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Engineered atherosclerosis-specific zinc ferrite nanocomplex-based MRI contrast agents

Chaudhary, Rajneesh, Roy, Kislay, Kanwar, Rupinder Kaur, Walder, Ken and Kanwar, Jagat Rakesh 2016, Engineered atherosclerosis-specific zinc ferrite nanocomplex-based MRI contrast agents, Journal of nanobiotechnology, vol. 14, no. Article number : 6, pp. 1-17, doi: 10.1186/s12951-016-0157-1.

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Title Engineered atherosclerosis-specific zinc ferrite nanocomplex-based MRI contrast agents
Author(s) Chaudhary, Rajneesh
Roy, Kislay
Kanwar, Rupinder Kaur
Walder, Ken
Kanwar, Jagat Rakesh
Journal name Journal of nanobiotechnology
Volume number 14
Issue number Article number : 6
Start page 1
End page 17
Total pages 17
Publisher BioMed Central
Place of publication London, Eng.
Publication date 2016
ISSN 1477-3155
Keyword(s) atherosclerosis
zinc doped ferrite nanoparticles
heat shock protein
lactoferrin
psammomys obesus
magnetic resonance imaging
Summary BACKGROUND: Cardiovascular diseases are the most prevalent cause of morbidity and mortality affecting millions of people globally. The most effective way to counter cardiovascular complications is early diagnosis and the safest non-invasive diagnostic approach is magnetic resonance imaging (MRI). In this study, superparamagnetic ferrite nanoparticles doped with zinc, exhibiting highly enhanced saturation magnetization and T2 and computed tomography (CT) contrast were synthesized. These nanoparticles have been strategically engineered using bovine lactoferrin (Lf), polyethylene glycol (PEG), and heat shock protein (Hsp)-70 antibody specifically targeting atherosclerosis with potential therapeutic value. The nanocomplexes were further validated in vitro to assess their cytotoxicity, internalization efficiency, effects on cellular proliferation and were assessed for MRI as well as X-ray CT in ex vivo Psammomys obesus rat model.

RESULTS: Optimized zinc doped ferrite nanoparticles (Zn0.4Fe2.6O4) with enhanced value of maximum saturation magnetization value on 108.4 emu/g and an average diameter of 24 ± 2 nm were successfully synthesized. Successfully incorporation with bovine lactoferrin, PEG and Hsp-70 (70 kDa) antibody led to synthesis of spherical nanocomplexes (size 224.8 nm, PDI 0.398). A significantly higher enhancement in T2 (p < 0.05, 1.22-fold) and slightly higher T1 (1.09-fold) and CT (1.08-fold) contrast compared to commercial ferrite nanoparticles was observed. The nanocomplexes exhibited effective cellular internalization within 2 h in both THP-1 and Jurkat cells. MRI scans of contrast agent injected animal revealed significant arterial narrowing and a significantly higher T2 (p < 0.05, 1.71-fold) contrast in adult animals when compared to juvenile and control animals. The excised heart and aorta agar phantoms exhibited weak MRI contrast enhancement in juvenile animal but significant contrast enhancement in adult animal specifically at the aortic arch, descending thoracic aorta and iliac bifurcation region with X-ray CT scan. Histological investigation of the contrast agent injected aorta and heart confirmed site target-specific accumulation at the atherosclerotic aortic arch and descending thoracic aorta of the adult animal with severely damaged intima full of ruptured microatheromas.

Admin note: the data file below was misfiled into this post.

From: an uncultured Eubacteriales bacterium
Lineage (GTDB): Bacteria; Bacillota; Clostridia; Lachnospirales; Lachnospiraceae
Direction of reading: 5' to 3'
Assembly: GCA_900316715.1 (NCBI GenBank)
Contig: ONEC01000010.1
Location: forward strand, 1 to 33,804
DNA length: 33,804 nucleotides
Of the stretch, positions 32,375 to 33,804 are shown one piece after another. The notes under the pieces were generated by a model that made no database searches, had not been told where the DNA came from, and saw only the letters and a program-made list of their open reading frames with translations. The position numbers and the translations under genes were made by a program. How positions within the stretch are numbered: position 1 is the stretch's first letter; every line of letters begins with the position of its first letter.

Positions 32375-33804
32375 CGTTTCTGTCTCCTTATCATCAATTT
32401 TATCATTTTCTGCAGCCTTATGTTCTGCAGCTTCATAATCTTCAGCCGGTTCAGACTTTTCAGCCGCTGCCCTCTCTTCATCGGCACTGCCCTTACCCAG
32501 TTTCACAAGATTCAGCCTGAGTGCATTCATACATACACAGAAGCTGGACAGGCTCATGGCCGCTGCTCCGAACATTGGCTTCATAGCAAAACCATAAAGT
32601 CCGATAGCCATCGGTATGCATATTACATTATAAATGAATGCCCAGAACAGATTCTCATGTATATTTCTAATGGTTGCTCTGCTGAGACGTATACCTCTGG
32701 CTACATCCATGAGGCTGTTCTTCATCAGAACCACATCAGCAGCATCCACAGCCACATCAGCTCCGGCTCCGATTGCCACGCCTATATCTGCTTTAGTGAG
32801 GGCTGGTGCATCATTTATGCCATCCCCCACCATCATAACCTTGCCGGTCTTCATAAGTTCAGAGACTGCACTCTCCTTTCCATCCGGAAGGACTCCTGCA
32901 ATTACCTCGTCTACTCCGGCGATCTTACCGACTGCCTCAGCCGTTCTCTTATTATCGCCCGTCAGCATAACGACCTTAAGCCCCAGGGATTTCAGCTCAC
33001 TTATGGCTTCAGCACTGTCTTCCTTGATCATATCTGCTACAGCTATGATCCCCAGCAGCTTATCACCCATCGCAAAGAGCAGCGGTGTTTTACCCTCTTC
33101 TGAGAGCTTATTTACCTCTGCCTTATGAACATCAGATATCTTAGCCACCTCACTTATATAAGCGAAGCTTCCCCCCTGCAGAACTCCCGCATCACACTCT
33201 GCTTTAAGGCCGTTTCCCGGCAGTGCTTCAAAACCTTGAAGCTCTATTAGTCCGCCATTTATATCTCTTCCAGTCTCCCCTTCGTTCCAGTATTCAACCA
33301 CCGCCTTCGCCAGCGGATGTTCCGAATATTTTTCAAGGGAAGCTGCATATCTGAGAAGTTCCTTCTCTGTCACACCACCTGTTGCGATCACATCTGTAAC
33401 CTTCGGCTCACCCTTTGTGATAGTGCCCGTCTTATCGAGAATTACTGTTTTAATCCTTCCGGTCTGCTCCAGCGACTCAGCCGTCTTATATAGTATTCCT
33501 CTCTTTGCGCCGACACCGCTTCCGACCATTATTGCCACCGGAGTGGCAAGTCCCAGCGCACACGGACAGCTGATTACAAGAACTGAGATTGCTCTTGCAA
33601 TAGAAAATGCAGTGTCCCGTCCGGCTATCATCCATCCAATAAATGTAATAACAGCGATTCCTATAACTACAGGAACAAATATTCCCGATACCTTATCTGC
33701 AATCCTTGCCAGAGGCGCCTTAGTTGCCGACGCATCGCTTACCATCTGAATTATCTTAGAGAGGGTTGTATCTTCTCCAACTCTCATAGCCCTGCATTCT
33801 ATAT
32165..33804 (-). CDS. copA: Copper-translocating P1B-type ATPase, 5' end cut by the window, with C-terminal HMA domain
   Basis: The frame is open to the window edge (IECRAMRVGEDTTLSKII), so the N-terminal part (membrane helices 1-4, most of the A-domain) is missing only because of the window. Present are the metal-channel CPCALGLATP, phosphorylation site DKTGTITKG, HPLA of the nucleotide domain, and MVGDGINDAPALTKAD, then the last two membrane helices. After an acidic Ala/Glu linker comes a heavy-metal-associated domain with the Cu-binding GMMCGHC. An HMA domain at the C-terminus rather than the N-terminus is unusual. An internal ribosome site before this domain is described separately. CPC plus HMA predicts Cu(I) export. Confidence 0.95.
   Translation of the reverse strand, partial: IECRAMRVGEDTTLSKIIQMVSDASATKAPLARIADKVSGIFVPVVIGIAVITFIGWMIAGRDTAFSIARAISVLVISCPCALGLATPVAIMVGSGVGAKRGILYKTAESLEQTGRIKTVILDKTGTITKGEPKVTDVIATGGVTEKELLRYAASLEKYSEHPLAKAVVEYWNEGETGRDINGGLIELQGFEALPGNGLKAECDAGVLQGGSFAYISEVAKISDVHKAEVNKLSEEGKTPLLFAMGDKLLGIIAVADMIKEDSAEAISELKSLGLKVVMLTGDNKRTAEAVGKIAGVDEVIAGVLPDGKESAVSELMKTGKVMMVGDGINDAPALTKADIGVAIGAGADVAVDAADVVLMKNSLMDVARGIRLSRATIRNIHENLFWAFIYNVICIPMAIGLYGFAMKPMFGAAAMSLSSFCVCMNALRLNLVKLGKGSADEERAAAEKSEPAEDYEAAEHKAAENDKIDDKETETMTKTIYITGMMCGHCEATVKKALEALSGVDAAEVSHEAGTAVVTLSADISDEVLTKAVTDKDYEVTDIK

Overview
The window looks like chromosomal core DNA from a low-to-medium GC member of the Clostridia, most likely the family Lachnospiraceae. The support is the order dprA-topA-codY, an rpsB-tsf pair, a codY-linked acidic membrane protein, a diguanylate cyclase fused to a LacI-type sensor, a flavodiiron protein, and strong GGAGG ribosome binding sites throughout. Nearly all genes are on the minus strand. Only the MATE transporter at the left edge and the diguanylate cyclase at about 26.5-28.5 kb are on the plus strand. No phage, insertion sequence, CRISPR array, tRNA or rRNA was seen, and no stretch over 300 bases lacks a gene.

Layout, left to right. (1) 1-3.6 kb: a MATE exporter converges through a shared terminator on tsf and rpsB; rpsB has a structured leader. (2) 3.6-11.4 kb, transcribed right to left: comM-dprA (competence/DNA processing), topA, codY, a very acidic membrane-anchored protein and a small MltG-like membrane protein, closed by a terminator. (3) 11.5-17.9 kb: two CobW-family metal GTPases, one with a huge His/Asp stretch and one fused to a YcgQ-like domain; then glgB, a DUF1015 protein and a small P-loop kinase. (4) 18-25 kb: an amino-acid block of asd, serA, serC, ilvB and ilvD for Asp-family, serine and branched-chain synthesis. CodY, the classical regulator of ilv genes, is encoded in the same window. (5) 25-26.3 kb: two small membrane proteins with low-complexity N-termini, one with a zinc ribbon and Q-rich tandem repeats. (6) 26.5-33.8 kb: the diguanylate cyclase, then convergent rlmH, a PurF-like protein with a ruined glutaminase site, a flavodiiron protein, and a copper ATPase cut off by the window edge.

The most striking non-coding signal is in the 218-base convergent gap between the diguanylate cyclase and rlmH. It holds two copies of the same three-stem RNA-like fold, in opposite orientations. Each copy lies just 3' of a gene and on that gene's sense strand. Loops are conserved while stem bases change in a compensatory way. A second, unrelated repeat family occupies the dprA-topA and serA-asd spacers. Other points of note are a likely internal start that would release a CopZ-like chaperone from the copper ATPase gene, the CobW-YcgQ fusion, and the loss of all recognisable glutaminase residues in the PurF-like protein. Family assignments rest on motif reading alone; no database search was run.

CONCLUSION: Overall, the study demonstrates the strategic development of nanocomplex based bimodal MRI and CT contrast agents and its validation on Psammomys obesus for atherosclerosis diagnostics.
Language eng
DOI 10.1186/s12951-016-0157-1
Field of Research 119999 Medical and Health Sciences not elsewhere classified
Socio Economic Objective 929999 Health not elsewhere classified
HERDC Research category C1 Refereed article in a scholarly journal
ERA Research output type C Journal article
Copyright notice ©2016, The Authors
Free to Read? Yes
Use Rights Creative Commons Attribution licence
Persistent URL http://hdl.handle.net/10536/DRO/DU:30081881

Document type: Journal Article
Collections: School of Medicine
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Every reasonable effort has been made to ensure that permission has been obtained for items included in DRO. If you believe that your rights have been infringed by this repository, please contact drosupport@deakin.edu.au.